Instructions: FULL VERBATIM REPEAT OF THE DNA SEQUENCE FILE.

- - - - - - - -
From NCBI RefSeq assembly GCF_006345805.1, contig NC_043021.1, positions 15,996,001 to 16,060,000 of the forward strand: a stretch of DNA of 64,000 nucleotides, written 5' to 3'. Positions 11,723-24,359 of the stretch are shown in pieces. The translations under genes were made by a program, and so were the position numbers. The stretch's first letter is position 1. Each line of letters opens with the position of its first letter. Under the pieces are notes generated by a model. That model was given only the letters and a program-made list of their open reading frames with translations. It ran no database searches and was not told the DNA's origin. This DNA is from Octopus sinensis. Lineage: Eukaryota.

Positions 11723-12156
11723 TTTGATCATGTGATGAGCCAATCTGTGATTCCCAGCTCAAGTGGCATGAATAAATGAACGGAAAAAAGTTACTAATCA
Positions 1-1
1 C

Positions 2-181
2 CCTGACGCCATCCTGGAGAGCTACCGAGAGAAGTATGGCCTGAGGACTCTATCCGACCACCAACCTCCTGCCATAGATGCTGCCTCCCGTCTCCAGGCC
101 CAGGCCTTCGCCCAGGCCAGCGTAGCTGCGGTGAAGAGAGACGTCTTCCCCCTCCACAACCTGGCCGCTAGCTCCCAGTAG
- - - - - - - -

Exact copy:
From NCBI RefSeq assembly GCF_006345805.1, contig NC_043021.1, positions 15,996,001 to 16,060,000 of the forward strand: a stretch of DNA of 64,000 nucleotides, written 5' to 3'. Positions 11,723-24,359 of the stretch are shown in pieces. The translations under genes were made by a program, and so were the position numbers. The stretch's first letter is position 1. Each line of letters opens with the position of its first letter. Under the pieces are notes generated by a model. That model was given only the letters and a program-made list of their open reading frames with translations. It ran no database searches and was not told the DNA's origin. This DNA is from Octopus sinensis. Lineage: Eukaryota.

Positions 11723-12156
11723 TTTGATCATGTGATGAGCCAATCTGTGATTCCCAGCTCAAGTGGCATGAATAAATGAACGGAAAAAAGTTACTAATCA
Positions 1-1
1 C

Positions 2-181
2 CCTGACGCCATCCTGGAGAGCTACCGAGAGAAGTATGGCCTGAGGACTCTATCCGACCACCAACCTCCTGCCATAGATGCTGCCTCCCGTCTCCAGGCC
101 CAGGCCTTCGCCCAGGCCAGCGTAGCTGCGGTGAAGAGAGACGTCTTCCCCCTCCACAACCTGGCCGCTAGCTCCCAGTAG